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Havasu Winter Visitors Hide Wood Carvings For Community To Find

Havasu Winter Visitors Hide Wood Carvings For Community To Find
Nicole Matheson / 09 Mar 2022 / 2 Comments » Comments

By Nicole Matheson

Sometimes the greatest ideas begin as whims of fancy, but then evolve into impactful happenings going on all around us. You may have seen painted rocks around town and maybe even posted yourself in the Lake Havasu Rocks Facebook group, or another. Some of us have even painted and hidden “kindness rocks” to be found, such as Connie Noble.

“I was an admirer of the rock community for a couple years before I finally thought, ‘This would be kind of fun!'” Noble reflects on how it all began, specifically how it caught the attention of her husband, Steve, who had begun to whittle small carvings of old men with pointed hats and long beards.

Samantha Zasadil/RiverScene

“Steve just saw how much fun I was having painting rocks and hiding them. So one day he said, ‘I’m gonna hide one of my carvings.’ And I’m like, ‘But it’s not a rock!'” In spite of this observation, the hidden carving was a hit. “It was welcomed with open arms. We have so much fun.”

On the Lake Havasu Rocks Facebook group and other such groups, Havasuvians post pictures of the kindness rocks they have either painted and hid, found and re-hid, or simply kept. Although Steve’s carvings are certainly not rocks, his contribution to the community was well received as a rare exception to the rules that continues today.

The Nobles, who live close by Rotary Park, will hide the cute old men carvings and leave clues on the Facebook group page for others to follow and find. The carvings themselves Steve insists are no stroke of genius. “You can do anything online,” he says as he whittles on a piece of basswood, his preferred choice for the little old men.

Steve picked up the hobby a couple years ago during the COVID-19 outbreak, despite having never done anything like this before. After whittling the old men, he paints the hats with acrylic paint and uses a stain on the rest, which antiques the carving. Then with a finishing spray to make it shine, the carvings are ready for hiding in the park.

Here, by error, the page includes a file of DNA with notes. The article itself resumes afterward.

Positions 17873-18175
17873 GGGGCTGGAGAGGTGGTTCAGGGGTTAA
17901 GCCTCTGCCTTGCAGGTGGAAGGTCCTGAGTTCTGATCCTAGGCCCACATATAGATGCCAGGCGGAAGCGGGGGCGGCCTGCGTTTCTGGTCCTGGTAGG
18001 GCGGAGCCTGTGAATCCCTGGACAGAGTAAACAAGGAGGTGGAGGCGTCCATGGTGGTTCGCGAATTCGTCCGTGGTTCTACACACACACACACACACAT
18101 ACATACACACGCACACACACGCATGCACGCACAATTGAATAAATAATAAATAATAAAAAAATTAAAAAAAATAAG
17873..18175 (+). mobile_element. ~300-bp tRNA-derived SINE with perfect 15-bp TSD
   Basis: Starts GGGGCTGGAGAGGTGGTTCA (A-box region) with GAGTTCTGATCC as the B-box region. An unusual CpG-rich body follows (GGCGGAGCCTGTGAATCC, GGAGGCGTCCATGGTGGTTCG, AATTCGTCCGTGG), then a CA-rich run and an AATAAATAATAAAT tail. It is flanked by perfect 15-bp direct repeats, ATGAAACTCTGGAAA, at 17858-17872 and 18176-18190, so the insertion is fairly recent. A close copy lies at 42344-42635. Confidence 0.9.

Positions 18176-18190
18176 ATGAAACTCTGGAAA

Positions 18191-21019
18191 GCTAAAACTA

Samantha Zasadil/RiverScene

These carvings are so popular, sometimes they are found as quickly as they are hidden. “We were walking a little bit later in the park, it was just getting dark. We thought, we’ll hide one tonight and we’ll post it in the morning that way it’s already there. We got home and it was like 9 o’clock and Steve’s like, ‘Well, why don’t you post it tonight that way people know it ahead of time.’ And this couple went out with flashlights and found it that night and they said, ‘We just want to thank you because we’re a young couple that sit at home on Friday nights and play video games. Thank you for getting us out of the house!'”

This isn’t the only story the Nobles share. It’s clear that these little old men carvings have sparked something, just like the painted rocks have. And because the Nobles live so close by, they often get to see the search for their carvings as they unfold. Steve shares, “You can tell when people are looking. I remember there was a girl last year and I go, ‘You look like you’re looking for something!’ She says, ‘I am! I’m looking for the old man!’ I go, ‘You’re really close!'”

“So many people have said, ‘You’ve brought our community together.’ Well, not really, but they feel that way!” Connie says, referring back to the Lake Havasu Rocks Facebook page where it is all possible. “I’ve never been on a Facebook page where there was no drama. Everyone is so kind.”

Janette Watson is an admin on the Lake Havasu Rocks Facebook page and has been a member since roughly 2017. Part of her job is to approve member requests, as the page is closely monitored to ensure the best experience for everyone. “It’s become a hit now, it’s like a treasure hunt,” she says of the Nobles’ hidden carvings.

Steve Noble hides the carving in a tree to be found by someone in the community.
Samantha Zasadil/RiverScene

Although the page is definitely focused on rocks, the carvings are a sweet addition that flavors the page in the winter months when the Nobles are in town, and always takes place in Rotary Park. “It gets people out to the park to go exercise and walk around and try and find it,” Watson notes. “That’s what the kindness rocks are about. It’s about making people happy, putting smiles on people’s faces — children, adults, it doesn’t matter who it is, most people are happy when they find a rock. It brightens their day, and so does this little old man that Steve is carving.”

RiverScene is excited to have joined Steve on a walk through the park to hide one of his carvings — which was found and posted on the Lake Havasu Rocks Facebook page in under 2 hours.

Progression photo of Steve Noble’s carving and painting process.
Samantha Zasadil/RiverScene

Samantha Zasadil/RiverScene

Samantha Zasadil/RiverScene

Steve Noble shows us the his process of antiquing the carved face.
Samantha Zasadil/RiverScene

Steve Noble tidy’s up the excess paint on one of the old man carvings.
Samantha Zasadil/RiverScene

Steve Noble prepares the carving to be hidden on the tree.
Samantha Zasadil/RiverScene

Wood carvings Lake Havasu

Samantha Zasadil/RiverScene

Connie Noble posted this image in the Lake Havasu Rocks group with the clue ‘Hanging out by field #1.’
Samantha Zasadil/RiverScene

2 Comments » Comments:

2 Responses to “Havasu Winter Visitors Hide Wood Carvings For Community To Find”

  1. Carrie Rader says:

    What a fun story!!!

  2. mister mark says:

    I need a wood carver in lake havasu city ; I have a “blank canvas” for an artist to do what they want………any referrals ?

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